(Not counting spin-off characters like Robin, Supergirl, etc.)

There. I saved you a lot of work.

 
At June 20, 2011 10:35 PM, Blogger Mr. Fob said...

Really, the way to do it would be to conduct a massive survey. Let me know how it goes.

 
At June 22, 2011 12:32 PM, Blogger Katya said...

I like the idea of your massive survey. I also like your list, because it'll be useful to compare to my results, when I produce them. (One of the downsides of my methodology is that I don't have a good way of verifying its accuracy other than gut instinct.)

Out of curiosity, are you assuming your survey respondents are Americans? (That might have an impact on whether or not it squares with my results.)

 
At June 22, 2011 12:56 PM, Blogger Mr. Fob said...

Good point. I am assuming an American point of view, and I agree that the list would be slightly different from global perspective. (For example, Captain Britain would clearly be on the list in Captain America's place.) In addition to the results of your research, I'd be curious to hear what list your gut instinct gives you.

One other note: I'm aware my list is purely DC and Marvel characters, but (a) I couldn't think of others that belong on the list who clearly fit the description "superhero," and (b) technically "super heroes" is a registered trademark shared by Marvel and DC, so other characters don't officially count as superheroes.

 
At June 23, 2011 10:22 AM, Blogger Katya said...

In addition to the results of your research, I'd be curious to hear what list your gut instinct gives you.

That's hard to say, since I'm not very connected to the culture. (I'm familiar with comics characters mostly through TV and film adaptations, and even then I can be very behind the curve. As in, I saw the first X-Men film just a couple of months ago.)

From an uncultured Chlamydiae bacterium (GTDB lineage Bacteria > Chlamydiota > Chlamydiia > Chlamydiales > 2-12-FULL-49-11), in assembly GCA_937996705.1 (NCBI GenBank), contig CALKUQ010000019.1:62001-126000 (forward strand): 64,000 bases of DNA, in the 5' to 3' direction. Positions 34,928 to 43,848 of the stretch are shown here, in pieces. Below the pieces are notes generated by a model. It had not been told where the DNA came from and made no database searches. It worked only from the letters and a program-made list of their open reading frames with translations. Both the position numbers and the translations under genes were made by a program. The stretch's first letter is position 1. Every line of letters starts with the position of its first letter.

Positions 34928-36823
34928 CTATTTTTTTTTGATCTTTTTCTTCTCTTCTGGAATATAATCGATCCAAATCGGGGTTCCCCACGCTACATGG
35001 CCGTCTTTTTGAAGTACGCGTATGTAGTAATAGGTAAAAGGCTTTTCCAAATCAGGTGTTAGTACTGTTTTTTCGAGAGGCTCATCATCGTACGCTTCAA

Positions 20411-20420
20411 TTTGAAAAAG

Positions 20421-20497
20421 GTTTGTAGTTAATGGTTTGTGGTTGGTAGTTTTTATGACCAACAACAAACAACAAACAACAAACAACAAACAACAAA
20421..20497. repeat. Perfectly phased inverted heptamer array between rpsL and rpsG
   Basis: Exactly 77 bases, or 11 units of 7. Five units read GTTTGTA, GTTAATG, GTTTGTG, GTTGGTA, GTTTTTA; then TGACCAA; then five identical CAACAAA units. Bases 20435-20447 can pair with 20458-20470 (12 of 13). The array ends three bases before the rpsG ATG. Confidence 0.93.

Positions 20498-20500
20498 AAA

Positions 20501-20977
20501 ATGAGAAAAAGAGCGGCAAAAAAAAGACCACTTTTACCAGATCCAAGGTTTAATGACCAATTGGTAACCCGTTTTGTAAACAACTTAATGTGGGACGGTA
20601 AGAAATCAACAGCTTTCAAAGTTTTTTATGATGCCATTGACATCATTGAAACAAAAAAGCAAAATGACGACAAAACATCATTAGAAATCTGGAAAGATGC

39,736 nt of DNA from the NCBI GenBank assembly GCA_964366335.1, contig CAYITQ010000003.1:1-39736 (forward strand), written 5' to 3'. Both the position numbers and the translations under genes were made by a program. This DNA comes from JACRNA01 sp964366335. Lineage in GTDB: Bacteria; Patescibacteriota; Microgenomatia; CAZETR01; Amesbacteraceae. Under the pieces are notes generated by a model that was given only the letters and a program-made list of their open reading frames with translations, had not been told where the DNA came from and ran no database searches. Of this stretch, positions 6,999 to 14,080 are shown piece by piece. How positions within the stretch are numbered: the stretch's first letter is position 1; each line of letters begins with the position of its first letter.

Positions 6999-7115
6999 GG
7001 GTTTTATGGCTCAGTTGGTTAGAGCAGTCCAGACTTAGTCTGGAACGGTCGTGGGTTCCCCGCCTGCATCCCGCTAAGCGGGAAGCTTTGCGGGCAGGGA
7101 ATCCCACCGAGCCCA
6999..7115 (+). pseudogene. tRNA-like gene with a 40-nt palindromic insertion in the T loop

I could probably group the comics figures into high, medium, and low profile groups, but not rank them within those groups with any precision.

Going off of your list, though, I'd say the thing that surprises me most is how highly you've ranked Wonder Woman.


I couldn't think of others that belong on the list who clearly fit the description "superhero" . . .

What about Hellboy?


Also, I'm planning on posting Part II in this series next Monday. Just in case you're going crazy with anticipation.

 
At June 23, 2011 6:08 PM, Blogger Mr. Fob said...

I think that not being connected to the culture makes you a better candidate to make a guess. When I think of superheroes, a few hundred completely obscure characters come to mind, none of which would be recognized by anyone who doesn't read superhero comics regularly.

It's always been my impression that Wonder Woman is one of the most recognized superheroes. She appeared in Superfriends and in the Lynda Carter TV show, among other things. She's had her own Underoos, which I'd say is a prerequisite to be on this list. And when my sister was a missionary in Peru, people called her Mujer Maravilla simply because she was tall and dark-haired. And then there are the millions upon millions of people who know about Wonder Woman because of my essay about her in last fall's Sunstone.

As for Hellboy, this is where I'm really not a good judge. Do people know who he is? I do, but that doesn't mean much.

 
At June 23, 2011 6:16 PM, Blogger Mr. Fob said...

Back to your initial question: It seems that number of people who have contributed to a Wikipedia article is a better indicator of popularity and cultural prominence than the length of the article. Is that where you're headed?

 
At June 24, 2011 9:22 AM, Blogger Katya said...

I think that not being connected to the culture makes you a better candidate to make a guess.

That's a good point, although it's complicated by the fact that I tend to have a superficial knowledge of most things, and an unexpectedly in depth knowledge of a few things. So, I don't know a lot about popular music, but I know a lot of 40s standards because they showed up up in Looney Tunes cartoons, which were part of the Saturday morning cartoon lineup when I was growing up.

So, if I don't know about something, we can probably say that it's below a certain threshold of common knowledge, but if I do know about it, it could just be a fluke (which may be the case with Hellboy).

It seems that number of people who have contributed to a Wikipedia article is a better indicator of popularity and cultural prominence than the length of the article. Is that where you're headed?

That's not exactly it, but it's along the right lines. (And, again, that methodology could serve as a good way to double check my work, so to speak. Also, it could actually help me out with another problem I'm working on, where my methodology is giving me a curve that's too flat to be useful.)